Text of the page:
Internet parenting groups: the new fight club
Facebook pages for moms and dads can be scary corners of the Web and they’re not always the right fit
Facebook is full of drama, but parenting groups are particularly special. Things usually start off simply enough: A concerned mother posts a photo of, say, red patches on her baby’s bottom, asking for diagnosis and advice.
Someone steps in to reassure her – their child had something similar and “it was nothing.” Almost immediately, another parent retorts that the first commenter is irresponsible: Her own child had an identical rash and almost died. Cue the fiercest Facebook fight you’ve ever seen – until the next one.
Before I became a mother, I never could have imagined that online spaces dedicated to the love-drenched act of parenting could be so dynamic, dichotomous and divisive. Now, as the parent of a three-year-old and a two-month-old, I can say definitively: Facebook parenting groups are some of the most horrid corners of the Internet.
And there are a lot of them: Per a 2015 Pew Research Center study on parents and social media, 75 per cent of parents use social media and Facebook is the most popular platform. While moms and dads use the network to share and stay in touch like anyone else, they’re also there for parenting-related information and social support.
When I was pregnant with my first child, I didn’t have many friends with children. One added me to a few of her favourite Facebook groups and I was excited to learn helpful information and interact with other parents.
My excitement quickly dissipated into alternating emotions of confusion and annoyance. The first was mainly owing to the endless acronyms flung around without a glossary: “DH,” “VBAC,” “EBF,” “WOH/WAH” – WTF? Even after I learned to decipher “Dear Husband” and “Vaginal Birth After Cesarean,” I rarely contributed. My second problem was how quickly even the most innocuous post would devolve into a cesspool of irate comments.
Still, for every five posts that made me hover over the “Leave Group” button, I’d encounter one that actually offered helpful in- formation on feeding picky eaters or healthy conversation about addressing difficult issues with children. I stayed in too many groups for too long, hoping the disparity would even out and make my Facebook scrolling time worthwhile.
Eventually, I realized most of these spaces weren’t for me. It wasn’t necessarily the arguments over the best way to mash carrots and peas, or even the simple fact that certain personalities just didn’t mesh well. The real problem was merely being a parent isn’t a long enough common thread to tie together so many different types of people.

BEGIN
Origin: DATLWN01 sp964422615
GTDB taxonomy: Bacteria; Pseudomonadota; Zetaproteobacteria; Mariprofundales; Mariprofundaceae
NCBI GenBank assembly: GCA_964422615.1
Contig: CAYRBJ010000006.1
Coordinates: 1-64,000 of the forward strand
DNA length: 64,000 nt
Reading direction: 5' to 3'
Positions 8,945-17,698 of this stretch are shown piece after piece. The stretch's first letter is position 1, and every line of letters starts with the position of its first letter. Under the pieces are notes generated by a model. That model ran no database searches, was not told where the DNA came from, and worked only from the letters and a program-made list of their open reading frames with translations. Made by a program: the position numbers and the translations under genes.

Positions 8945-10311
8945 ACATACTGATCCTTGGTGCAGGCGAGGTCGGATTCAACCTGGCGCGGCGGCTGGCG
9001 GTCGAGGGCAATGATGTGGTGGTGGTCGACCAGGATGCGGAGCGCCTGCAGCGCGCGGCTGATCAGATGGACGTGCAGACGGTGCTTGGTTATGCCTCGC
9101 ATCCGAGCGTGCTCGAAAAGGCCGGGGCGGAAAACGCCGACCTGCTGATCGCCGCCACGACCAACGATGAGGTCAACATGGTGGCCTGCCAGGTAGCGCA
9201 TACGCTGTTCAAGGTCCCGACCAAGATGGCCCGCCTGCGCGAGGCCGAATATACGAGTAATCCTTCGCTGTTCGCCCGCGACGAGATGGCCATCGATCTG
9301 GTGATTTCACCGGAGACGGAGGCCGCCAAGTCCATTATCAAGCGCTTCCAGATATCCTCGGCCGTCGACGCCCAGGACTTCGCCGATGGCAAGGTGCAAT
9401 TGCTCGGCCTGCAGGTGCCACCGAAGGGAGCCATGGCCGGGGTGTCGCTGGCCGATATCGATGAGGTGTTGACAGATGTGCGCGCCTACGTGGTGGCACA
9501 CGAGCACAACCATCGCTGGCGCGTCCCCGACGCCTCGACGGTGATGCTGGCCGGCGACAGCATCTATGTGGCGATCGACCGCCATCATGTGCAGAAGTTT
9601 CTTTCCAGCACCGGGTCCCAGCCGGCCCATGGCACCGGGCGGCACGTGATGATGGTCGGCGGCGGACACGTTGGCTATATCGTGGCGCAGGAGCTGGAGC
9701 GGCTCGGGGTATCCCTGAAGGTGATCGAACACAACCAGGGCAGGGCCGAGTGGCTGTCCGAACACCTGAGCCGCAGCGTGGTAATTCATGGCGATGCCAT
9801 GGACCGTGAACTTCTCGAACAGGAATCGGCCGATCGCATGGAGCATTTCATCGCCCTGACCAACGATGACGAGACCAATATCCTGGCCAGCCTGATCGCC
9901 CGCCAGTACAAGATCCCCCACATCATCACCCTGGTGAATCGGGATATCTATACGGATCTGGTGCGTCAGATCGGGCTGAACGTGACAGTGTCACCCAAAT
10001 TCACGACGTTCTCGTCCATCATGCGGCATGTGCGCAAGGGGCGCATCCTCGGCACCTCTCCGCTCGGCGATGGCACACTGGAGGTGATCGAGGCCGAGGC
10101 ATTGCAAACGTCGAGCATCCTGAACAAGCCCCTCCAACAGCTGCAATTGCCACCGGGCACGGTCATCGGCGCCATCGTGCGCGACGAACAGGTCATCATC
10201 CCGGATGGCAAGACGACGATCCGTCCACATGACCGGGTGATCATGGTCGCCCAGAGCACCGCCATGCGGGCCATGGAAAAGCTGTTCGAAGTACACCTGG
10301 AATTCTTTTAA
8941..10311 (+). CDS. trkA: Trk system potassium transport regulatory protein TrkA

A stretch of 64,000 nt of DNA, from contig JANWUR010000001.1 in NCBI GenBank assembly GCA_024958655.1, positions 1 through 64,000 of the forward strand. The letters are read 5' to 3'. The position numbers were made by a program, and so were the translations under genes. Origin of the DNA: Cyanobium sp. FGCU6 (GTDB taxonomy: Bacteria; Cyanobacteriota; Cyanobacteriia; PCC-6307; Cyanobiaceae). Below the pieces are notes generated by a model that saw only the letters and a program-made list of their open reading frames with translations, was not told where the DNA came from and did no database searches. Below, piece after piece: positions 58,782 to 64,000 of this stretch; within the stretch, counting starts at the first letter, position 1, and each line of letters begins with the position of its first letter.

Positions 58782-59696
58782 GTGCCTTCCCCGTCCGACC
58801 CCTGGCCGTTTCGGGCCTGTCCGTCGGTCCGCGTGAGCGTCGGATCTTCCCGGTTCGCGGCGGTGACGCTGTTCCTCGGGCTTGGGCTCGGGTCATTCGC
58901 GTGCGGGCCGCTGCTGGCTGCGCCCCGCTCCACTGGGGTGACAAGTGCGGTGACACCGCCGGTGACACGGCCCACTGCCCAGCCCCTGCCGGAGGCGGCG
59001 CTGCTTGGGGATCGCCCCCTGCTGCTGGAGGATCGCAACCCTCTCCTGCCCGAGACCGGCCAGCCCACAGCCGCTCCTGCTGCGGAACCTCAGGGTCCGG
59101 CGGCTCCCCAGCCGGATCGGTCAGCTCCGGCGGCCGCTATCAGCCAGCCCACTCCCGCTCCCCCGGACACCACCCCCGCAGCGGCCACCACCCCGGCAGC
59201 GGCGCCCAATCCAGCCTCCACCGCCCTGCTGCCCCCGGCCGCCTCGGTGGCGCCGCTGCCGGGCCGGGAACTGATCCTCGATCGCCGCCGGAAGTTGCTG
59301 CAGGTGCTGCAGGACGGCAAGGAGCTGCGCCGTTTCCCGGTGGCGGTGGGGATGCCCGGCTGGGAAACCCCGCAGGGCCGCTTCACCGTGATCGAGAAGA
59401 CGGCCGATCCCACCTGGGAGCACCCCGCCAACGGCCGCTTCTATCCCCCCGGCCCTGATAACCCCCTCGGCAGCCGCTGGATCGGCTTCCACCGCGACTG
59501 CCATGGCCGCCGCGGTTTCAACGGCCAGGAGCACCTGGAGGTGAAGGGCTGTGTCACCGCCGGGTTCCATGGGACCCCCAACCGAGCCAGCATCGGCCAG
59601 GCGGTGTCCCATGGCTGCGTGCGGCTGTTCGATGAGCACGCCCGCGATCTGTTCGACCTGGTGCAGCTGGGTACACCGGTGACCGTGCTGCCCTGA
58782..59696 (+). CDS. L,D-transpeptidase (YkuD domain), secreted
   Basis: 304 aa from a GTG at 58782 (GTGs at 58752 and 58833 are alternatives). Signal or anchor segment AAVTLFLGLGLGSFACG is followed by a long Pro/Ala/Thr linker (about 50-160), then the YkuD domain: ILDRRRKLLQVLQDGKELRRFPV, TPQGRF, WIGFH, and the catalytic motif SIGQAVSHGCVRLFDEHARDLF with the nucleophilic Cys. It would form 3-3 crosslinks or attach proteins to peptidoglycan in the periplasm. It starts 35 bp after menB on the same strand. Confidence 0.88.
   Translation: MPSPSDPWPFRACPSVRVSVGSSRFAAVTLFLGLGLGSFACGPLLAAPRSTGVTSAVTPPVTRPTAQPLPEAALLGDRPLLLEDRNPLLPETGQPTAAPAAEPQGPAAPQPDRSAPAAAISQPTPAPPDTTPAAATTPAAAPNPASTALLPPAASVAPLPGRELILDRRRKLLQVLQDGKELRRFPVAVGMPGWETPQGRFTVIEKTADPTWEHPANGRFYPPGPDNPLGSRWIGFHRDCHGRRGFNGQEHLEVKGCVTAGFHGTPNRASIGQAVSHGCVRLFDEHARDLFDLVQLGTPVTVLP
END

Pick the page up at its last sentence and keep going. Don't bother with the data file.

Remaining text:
That’s where many Facebook groups fail – the assumption that because we are all parents (or women, or fans of This Is Us), we’ll all be fast-friends is flawed. Groups that aspire to be welcoming to all rarely ever do the work to ensure that all feel included and valued.
That’s why Toronto parent Tanya Hayles founded the Facebook group Black Moms Connection in 2015. Originally open only to Canadians, the group eventually opened up to black moms around the world. It now has close to 9,000 members.
“I was a member of a few parenting groups when my son was born until about age 2,” Hayles says. “I felt like while there were a lot of things that were universal to motherhood, there were some definite cultural differences.”
Hayles’s experience of trying to have sensitive parenting discussions as a black mom online mirror my own. I recall one incident in which another black mom shared that her child was called a racial slur at school, only to have a barrage of non-black moms try to minimize the event.
One non-black mom actually commented, “Can admins remove this post? I don’t think this conversation is helpful to the overall group.” I felt obliged to chime in – not because I had any helpful strategies, but simply to offer support. The discussion left me feeling irate and invisible, even though I wasn’t the OP (another acronym: original poster).
Hayles’s group has an active admin team with a clear mission to provide a safe space for black moms to speak freely. The admins don’t shy away from disagreement, but instead, actively manage it.
For example, have you ever seen a Facebook post that links to a controversial story or meme with the short, unhelpful caption, “Thoughts?” After noting how such passive-aggressive posts often spiralled into fiery comments, admins pushed back, encouraging posters to share their own opinions or inquiries to direct a useful discussion.
Black Moms Connection members are so grateful for the space that some travelled to Toronto from New York and Washington for an inaugural conference in August. Members have requested future events around the globe. It’s a model of how a parenting group can thrive. Parenting is political and our overwhelming love for our children, our dedication to our roles and our insecurities affect how we interact. The ability to support each other is priceless, but the ease with which we harshly judge and harm each other is poisonous.
That’s especially true when you consider how differences in class, race, sexuality, religion, ability, relationship status and more add to the texture of parenting groups. Honesty is required to meet the altruistic aim of creating a safe space for connection, whether that’s a space for parents of all kinds, or for a specific subset of parent.
I’m relieved to have found Black Moms Connection and, for now, I’m not interested in venturing into many other Facebook mom spaces. Until online parenting groups become more responsible and more honest, I have one acronym of my own to share: EATYR – enter at your own risk.
Many Facebook and other social-media platforms fail at ensuring members of a group page feel included and valued. The assumption that people with similar interests, such as those seeking parenting advice, will easily connect and be friends online is flawed.